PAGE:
HC Deb 26 April 1900 vol 82 cc104-8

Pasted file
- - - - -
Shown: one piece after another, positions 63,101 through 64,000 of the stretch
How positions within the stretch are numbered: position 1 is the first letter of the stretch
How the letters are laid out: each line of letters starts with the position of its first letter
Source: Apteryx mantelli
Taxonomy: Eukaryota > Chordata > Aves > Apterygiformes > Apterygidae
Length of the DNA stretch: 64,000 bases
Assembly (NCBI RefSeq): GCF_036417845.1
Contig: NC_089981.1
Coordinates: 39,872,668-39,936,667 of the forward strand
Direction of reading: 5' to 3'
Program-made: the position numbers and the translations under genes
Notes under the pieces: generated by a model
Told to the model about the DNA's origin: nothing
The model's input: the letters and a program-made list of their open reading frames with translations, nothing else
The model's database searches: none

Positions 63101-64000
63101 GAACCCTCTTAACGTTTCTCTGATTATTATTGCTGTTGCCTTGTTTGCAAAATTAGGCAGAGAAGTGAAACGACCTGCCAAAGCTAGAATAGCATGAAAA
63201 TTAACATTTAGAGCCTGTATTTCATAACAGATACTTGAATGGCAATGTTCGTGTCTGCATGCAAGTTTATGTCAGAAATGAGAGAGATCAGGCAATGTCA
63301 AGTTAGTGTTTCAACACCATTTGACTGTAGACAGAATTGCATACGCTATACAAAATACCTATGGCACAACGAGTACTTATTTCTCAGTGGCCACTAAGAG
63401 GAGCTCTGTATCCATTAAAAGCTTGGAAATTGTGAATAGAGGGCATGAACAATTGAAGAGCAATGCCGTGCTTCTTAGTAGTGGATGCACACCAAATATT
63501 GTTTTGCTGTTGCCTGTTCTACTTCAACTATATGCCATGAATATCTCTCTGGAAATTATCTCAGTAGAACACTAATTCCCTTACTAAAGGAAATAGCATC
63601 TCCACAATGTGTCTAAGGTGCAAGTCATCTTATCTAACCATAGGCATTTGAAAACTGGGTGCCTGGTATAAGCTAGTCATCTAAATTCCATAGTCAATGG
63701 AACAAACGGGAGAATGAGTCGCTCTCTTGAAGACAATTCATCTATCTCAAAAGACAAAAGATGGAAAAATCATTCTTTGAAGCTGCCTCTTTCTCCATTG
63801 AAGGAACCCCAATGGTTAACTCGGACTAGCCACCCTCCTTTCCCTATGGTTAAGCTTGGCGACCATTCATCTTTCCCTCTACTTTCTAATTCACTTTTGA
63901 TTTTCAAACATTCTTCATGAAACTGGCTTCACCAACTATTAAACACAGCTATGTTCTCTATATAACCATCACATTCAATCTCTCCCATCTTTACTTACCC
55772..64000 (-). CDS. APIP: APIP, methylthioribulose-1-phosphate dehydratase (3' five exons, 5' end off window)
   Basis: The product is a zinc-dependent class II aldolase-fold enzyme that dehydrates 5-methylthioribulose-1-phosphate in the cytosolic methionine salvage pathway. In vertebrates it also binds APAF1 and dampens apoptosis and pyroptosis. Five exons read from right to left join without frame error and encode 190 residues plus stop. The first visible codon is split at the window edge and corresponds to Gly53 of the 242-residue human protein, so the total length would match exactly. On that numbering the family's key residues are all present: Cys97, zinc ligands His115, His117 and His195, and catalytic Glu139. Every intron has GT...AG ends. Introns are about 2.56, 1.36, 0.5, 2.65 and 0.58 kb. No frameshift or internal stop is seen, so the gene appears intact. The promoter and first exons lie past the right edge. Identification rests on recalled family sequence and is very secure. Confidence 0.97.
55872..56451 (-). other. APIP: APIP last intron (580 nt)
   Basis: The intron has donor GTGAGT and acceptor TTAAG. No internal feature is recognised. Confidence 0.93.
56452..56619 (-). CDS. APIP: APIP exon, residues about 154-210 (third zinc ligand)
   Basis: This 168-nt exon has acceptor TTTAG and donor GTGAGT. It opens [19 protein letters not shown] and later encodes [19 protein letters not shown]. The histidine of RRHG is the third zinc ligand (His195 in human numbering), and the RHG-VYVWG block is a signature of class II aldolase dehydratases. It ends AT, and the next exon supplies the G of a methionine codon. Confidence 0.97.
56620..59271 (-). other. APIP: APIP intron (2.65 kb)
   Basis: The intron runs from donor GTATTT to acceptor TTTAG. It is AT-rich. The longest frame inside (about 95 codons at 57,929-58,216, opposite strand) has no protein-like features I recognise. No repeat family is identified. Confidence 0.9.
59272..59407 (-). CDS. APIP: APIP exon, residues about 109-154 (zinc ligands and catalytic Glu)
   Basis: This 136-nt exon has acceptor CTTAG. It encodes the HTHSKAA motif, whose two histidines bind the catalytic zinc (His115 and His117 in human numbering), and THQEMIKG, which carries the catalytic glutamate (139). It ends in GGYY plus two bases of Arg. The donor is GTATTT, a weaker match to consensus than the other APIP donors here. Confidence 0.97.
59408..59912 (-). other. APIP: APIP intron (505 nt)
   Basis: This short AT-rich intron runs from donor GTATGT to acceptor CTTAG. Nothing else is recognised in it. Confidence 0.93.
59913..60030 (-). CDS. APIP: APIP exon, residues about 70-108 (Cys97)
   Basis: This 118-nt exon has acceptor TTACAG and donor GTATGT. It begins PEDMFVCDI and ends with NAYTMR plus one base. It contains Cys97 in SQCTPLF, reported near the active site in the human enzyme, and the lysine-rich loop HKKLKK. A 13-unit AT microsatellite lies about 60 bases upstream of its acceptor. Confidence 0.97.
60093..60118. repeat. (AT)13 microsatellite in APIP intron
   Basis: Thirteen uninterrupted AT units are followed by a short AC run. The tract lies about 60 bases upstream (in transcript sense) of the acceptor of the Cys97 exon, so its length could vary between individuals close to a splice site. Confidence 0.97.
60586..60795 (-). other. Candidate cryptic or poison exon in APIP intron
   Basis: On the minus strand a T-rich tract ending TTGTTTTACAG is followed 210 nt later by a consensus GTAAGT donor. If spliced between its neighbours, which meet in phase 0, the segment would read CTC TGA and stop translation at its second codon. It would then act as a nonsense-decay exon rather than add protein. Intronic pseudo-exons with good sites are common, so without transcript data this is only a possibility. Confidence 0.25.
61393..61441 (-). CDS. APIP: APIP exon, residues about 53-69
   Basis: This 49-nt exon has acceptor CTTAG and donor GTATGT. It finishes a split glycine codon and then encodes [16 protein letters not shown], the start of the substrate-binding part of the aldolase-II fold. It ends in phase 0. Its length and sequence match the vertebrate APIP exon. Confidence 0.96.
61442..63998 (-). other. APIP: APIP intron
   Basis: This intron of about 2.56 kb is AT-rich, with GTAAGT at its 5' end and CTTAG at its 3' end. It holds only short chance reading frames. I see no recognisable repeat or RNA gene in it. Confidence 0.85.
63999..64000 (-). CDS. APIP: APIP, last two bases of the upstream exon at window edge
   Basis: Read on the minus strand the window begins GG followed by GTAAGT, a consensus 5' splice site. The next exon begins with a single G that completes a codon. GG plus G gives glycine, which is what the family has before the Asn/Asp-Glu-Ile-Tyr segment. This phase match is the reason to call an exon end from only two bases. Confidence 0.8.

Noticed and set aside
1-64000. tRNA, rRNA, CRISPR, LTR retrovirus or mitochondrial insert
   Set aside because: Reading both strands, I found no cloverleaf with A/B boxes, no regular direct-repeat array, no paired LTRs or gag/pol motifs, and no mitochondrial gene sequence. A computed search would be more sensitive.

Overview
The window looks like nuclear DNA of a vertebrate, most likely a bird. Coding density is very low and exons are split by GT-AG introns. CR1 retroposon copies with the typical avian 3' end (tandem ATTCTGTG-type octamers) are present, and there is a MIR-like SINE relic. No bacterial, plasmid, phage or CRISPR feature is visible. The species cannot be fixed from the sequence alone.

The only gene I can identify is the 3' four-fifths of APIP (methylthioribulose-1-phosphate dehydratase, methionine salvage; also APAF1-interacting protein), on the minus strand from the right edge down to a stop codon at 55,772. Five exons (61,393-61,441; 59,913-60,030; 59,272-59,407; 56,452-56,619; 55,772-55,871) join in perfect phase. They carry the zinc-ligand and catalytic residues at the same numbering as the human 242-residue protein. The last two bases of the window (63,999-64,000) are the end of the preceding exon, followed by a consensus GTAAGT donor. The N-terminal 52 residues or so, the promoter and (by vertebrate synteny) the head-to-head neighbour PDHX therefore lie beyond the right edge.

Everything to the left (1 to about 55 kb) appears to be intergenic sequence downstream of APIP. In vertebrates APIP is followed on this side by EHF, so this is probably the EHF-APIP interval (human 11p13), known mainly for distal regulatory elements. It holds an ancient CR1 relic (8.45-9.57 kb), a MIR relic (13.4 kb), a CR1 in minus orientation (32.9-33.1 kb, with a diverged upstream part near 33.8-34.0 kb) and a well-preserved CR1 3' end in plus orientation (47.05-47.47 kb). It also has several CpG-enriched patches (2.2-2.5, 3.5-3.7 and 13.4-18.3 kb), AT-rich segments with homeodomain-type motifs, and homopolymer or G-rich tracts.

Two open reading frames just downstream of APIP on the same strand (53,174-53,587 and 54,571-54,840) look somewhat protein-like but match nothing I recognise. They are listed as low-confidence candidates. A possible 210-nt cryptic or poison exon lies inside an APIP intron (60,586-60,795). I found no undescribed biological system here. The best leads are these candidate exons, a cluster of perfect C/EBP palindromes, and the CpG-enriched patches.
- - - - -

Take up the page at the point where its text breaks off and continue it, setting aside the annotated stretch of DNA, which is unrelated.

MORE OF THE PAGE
* MR. WHITMORE (Chelsea)